If you’ve made it this far down the list, you’re probably getting the sense that snowmaking is a big trend this season as resorts fight to get ahead of climate change. Go ahead and add Purgatory to the list. The Durango mountain has invested $1.25 million into more efficient snowmaking operations. Also nice: some 50 new parking spots, tree thinning, slope maintenance, and new snow-grooming machines.


Twilight at Steamboat; pink light paints a ridge of snow-covered pines.
Photo by Getty Images

What’s new: A little bit of everything
The Boat has seen some of the most substantial investment in the state in recent years, and it is close to finishing the second phase of its $200 million improvement plan. If you can think of an on-mountain upgrade, they probably have it. New terrain? How about Greenhorn Ranch, a fresh beginner area. New lifts? The Wild Blue Gondola will serve those headed to Greenhorn Ranch. New rental equipment? How about $500,000 worth? Snowmaking, lift maintenance, ski patrol equipment, and mountain machinery upgrades? Check. There are also new food and drink options slated to open later this season.

Sunlight Mountain

Sunlight Mountain
Photo by Powder Street Photography

What’s new: Dining, ski school upgrades
Fifty-five-year-old Sunlight Mountain—just southwest of Glenwood Springs—has a new yurt for its ski and snowboard school and an outdoor food station. Sign us up.


Photo courtesy of Murray Foubister / Flickr via Creative Commons

What’s new: One lift, improved snowmaking
There’s snowmaking updates, of course, but we’re more excited about Telluride’s Plunge Express. Also known as Chair 9, the new high-speed quad is twice as fast as the old one, meaning it will deposit you to the top of an expert area (and the backcountry access gates) a lot faster, cut ride times from about 15 minutes to close to seven minutes. It should also clean up wait lines.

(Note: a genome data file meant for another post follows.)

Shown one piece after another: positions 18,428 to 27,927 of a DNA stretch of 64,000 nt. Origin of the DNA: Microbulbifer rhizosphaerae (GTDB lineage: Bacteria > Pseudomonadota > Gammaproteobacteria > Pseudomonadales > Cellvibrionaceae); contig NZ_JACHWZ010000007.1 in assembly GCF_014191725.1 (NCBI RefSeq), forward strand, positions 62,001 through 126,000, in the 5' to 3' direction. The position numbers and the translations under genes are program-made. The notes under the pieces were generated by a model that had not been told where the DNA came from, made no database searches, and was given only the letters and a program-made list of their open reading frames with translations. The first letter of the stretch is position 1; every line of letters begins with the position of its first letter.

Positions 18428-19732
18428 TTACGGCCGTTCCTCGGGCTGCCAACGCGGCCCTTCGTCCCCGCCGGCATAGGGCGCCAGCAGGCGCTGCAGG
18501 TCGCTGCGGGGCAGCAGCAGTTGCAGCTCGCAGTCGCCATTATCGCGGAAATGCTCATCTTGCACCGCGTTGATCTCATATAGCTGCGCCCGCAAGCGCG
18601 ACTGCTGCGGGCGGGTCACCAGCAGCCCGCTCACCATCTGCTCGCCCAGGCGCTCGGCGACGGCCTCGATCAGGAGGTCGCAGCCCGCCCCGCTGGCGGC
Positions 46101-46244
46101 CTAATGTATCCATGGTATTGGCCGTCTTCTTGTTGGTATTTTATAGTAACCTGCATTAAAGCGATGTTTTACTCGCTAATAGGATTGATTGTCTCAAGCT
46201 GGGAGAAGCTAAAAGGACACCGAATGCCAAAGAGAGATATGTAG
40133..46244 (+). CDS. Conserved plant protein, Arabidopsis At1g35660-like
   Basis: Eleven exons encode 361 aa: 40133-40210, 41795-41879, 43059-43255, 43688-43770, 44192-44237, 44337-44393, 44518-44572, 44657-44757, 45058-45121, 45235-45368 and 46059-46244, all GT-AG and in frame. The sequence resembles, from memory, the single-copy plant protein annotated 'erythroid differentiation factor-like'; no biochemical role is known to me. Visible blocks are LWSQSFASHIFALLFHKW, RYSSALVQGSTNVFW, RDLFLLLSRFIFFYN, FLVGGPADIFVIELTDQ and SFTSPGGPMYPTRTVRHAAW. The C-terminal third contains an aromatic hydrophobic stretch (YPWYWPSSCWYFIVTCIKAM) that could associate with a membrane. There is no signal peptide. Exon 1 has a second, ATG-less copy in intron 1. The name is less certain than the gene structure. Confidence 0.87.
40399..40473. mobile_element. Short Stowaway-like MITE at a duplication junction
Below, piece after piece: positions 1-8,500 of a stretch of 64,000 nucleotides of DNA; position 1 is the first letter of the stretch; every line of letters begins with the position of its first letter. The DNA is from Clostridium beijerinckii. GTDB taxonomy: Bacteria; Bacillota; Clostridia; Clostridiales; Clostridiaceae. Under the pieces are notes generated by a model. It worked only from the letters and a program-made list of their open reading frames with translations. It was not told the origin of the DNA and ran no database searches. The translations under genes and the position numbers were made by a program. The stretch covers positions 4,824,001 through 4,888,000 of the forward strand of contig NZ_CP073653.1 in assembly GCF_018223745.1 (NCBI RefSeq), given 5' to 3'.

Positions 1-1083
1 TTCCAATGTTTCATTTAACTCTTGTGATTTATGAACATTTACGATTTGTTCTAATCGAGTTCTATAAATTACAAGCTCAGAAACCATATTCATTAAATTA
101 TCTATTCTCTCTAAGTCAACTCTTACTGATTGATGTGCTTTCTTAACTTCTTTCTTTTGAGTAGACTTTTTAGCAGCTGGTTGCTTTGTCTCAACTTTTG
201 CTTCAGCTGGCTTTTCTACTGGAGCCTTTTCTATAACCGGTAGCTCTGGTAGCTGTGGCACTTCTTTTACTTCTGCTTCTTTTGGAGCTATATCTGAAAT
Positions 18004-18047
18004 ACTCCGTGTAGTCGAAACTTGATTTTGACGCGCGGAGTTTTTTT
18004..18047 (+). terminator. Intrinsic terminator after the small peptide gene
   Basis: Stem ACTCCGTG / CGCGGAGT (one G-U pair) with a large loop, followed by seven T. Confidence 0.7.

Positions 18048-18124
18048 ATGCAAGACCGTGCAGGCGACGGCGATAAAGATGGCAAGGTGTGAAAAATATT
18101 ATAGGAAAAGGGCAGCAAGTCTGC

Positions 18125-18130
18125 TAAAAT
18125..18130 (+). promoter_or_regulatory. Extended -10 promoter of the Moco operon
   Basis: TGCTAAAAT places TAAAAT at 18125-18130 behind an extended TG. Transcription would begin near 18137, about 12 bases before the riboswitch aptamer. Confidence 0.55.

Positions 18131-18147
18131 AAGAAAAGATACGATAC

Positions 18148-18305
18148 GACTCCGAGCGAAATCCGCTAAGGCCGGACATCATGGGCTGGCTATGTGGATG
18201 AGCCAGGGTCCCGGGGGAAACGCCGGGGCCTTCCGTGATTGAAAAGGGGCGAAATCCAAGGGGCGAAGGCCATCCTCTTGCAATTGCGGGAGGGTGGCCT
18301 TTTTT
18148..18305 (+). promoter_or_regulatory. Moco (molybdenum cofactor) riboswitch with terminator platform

A skier wearing a red jacket hucks off the Lover's Leap in the Blue Sky Basin in Vail.
Lover’s Leap in Blue Sky Basin. Photo by Maren Horjus

What’s new: Two lifts, après
Vail went big this off season (which is fitting because, you know, it’s Vail) with two new lifts: a high-speed six-pack that replaced the 37-year-old Game Creek Express and the brand-new Sun Down Express, which will whisk guests out of the Sun Up and Sun Down Bowls. Keeping with the theme of double trouble, Vail is also bringing back its Ice Bars. The on-mountain libation stations will be made out of snow, just like they were when they first debuted in February 1965, and can be found at Eagle’s Nest and Wildwood.

Winter Park

The Cirque. Courtesy of Winter Park Resort

What’s new: Expanded terrain, improved grooming
Expert skiers who love steep pitches and fluffy snow (read: all of them) should head to Jelly Roll, a previously off-limits section of the resort’s Cirque territory, and the newly opened terrain in the Chutes area of Mary Jane. All together, Winter Park will have nearly twice as much expert terrain as it did last season. The resort also has updated its grooming operation to allow for quicker maintenance—ideally allowing the resort to drop its ropes faster.

Nicholas Hunt
Nicholas Hunt
Nicholas writes and edits the Compass, Adventure, and Culture sections of 5280 and writes for 5280.com.